I'm the only person in my street who doesn't have a television licence, doesn't have a television, doesn't have a Brothercam in every room. I'm told they give furtive net-curtain shots of houses without cameras, every couple of hours, for a bit of a comic relief, a bit of viewer conformity reassurance, a bit of an excuse to bring out the placards and the petrol bombs. After all, these people must be hiding something, mustn't they?
Television licences cover the cost of the cameras, thanks to one of the earlier referenda, whether you choose to have them fitted or not. I did have a box of Brothercams up in the loft, but they kept sending distress calls to the receptor vans, and I got fed up of having to explain myself. They're at the bottom of the municipal pond, now, watching the shopping trolleys rust. They traced them and found me and fined me, but it seemed worth it at the time.
Streetlight cameras pan and scan as I cross the promenade, one of them noticing me and announcing to its immediate neighbours that it will track me out of sight, whoever I am. Its bright orange casing glints as it turns in the rain - this is ostensibly a police camera rather than a Big Brother camera, but they all run the same software, all feed into the same network. The orange cameras are for public safety, for the observation and capture of the criminal element. The blue cameras are television cameras, giving entertainment to the world, and glittering prizes to those lucky enough to be caught on them. Blue cameras in the comfort of people's own homes, in the pubs and clubs, in the shopping malls. Orange cameras above the streets, the alleyways, the undesirable wastelands. Stay in shot, viewers.
A helicopter rises in the grey sky above the hotels and thrums out over the beach, its spotlight swinging beneath it like a slow pendulum, a circle of white arcing across the sand and the water. It's just for show; they'll have seen me on the infra-red, if it's me they're looking for, if it's me that's been voted out. I give them a wave. As if to respond, the spotlight turns to envelop me, the helicopter wheeling in place to hover solidly above the ocean.
I'm told that my face appears on the Big Brother Eviction Channel, every so often; perhaps it's there now. Now that all the paedophiles and terrorists and asylum-seekers have gone, it's just the luck of the draw with random data profiling. I was careless enough to buy a few books of gay-interest literature through Amazon, a few years ago, and that was enough to set the "gay" flag on my identity profile, enough to get automatic eviction votes from a fair percentage of the electorate. I've posted my PGP key on newsgroups a few times, which means that I "use cryptography". I "give no money to charity", I "don't read tabloid newspapers", I am "unmarried", I "have no children". It's all there.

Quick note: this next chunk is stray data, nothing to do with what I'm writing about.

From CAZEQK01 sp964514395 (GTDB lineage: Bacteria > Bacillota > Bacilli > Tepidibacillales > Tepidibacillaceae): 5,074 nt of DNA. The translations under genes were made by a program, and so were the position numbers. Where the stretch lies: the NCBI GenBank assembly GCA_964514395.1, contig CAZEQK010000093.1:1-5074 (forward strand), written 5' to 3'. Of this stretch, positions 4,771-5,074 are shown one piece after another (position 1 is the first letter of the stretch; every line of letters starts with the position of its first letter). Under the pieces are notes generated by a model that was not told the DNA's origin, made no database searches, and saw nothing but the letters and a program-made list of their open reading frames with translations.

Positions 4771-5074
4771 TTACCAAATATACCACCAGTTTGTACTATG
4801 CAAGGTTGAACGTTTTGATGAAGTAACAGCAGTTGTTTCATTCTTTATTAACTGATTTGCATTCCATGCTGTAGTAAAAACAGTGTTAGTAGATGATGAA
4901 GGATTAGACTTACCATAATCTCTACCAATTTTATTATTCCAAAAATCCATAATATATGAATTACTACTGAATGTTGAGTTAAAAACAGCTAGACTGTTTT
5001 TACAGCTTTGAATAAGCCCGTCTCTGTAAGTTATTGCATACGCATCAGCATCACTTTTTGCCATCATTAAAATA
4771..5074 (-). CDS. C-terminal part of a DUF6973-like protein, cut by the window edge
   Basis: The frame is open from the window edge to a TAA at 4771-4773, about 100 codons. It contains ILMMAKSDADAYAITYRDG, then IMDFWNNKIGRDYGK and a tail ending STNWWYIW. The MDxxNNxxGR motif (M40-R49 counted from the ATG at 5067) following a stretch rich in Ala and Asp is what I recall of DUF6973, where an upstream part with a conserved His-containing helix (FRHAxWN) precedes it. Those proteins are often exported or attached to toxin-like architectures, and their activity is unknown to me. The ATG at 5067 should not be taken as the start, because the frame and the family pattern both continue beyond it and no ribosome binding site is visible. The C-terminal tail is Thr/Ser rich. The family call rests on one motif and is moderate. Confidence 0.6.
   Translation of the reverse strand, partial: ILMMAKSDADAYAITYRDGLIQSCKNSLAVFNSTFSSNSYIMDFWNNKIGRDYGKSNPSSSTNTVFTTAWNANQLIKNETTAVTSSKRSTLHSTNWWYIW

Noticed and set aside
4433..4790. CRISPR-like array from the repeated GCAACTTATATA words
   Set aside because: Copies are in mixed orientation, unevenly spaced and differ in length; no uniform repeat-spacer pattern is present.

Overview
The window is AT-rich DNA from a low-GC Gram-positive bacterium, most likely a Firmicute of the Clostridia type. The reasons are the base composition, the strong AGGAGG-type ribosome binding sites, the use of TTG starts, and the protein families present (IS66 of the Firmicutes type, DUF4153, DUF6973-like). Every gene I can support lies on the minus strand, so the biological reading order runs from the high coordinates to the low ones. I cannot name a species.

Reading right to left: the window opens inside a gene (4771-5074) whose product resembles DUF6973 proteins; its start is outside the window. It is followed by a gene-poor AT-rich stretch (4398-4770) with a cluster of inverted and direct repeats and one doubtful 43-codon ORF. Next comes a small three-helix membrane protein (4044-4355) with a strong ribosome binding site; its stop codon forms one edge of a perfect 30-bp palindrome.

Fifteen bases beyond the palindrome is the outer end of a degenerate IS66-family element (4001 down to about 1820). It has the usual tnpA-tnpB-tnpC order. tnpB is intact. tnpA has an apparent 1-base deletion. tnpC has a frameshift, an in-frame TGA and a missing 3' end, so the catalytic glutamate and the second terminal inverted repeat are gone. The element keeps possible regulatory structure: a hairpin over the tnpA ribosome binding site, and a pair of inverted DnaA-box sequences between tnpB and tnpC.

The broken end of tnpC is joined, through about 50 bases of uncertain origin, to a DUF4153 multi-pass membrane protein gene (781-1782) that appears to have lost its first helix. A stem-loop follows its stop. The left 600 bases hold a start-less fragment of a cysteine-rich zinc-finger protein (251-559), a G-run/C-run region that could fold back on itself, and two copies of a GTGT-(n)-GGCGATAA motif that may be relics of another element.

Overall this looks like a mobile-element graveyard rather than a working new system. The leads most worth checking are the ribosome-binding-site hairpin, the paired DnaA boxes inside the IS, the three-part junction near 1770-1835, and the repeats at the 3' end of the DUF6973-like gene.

I used to be a "Satanist" - I must have been frivolous when filling an application form in, back in the days when I didn't think it mattered - but I managed to get it downgraded to "Buddhist" through some careful lobbying and re-registration. A trifle compared to the problem of someone using my stolen mobile phone to sell drugs, though. I think that one's still under review.
And the spotlight is still on me. Perhaps I've not been voted out yet, perhaps I'm on camera, on captioned screens across the city, one of the six unlucky contestants on the Eviction Channel. Half a dozen local faces every half hour, the concerned voiceover reading out any profile factors scoring less than eight per cent, give or take.
Jane is a lesbian cryptographer with a record of vandalising Brothercams. Mortimer is in the 95-100 age group, and voted "no" in the referendum to bomb Cairo. David is vegetarian, and runs a Nazi paraphernalia mail-order Web site. Christopher has a manic-depressive disorder, and watched the whole of last week's retroactively-banned spoof documentary. Irini is a homeless methadone addict with variant-three CJD. Daniel's wife and daughter were brutally abused and murdered five years ago, no arrests were ever made, and he's living on your street.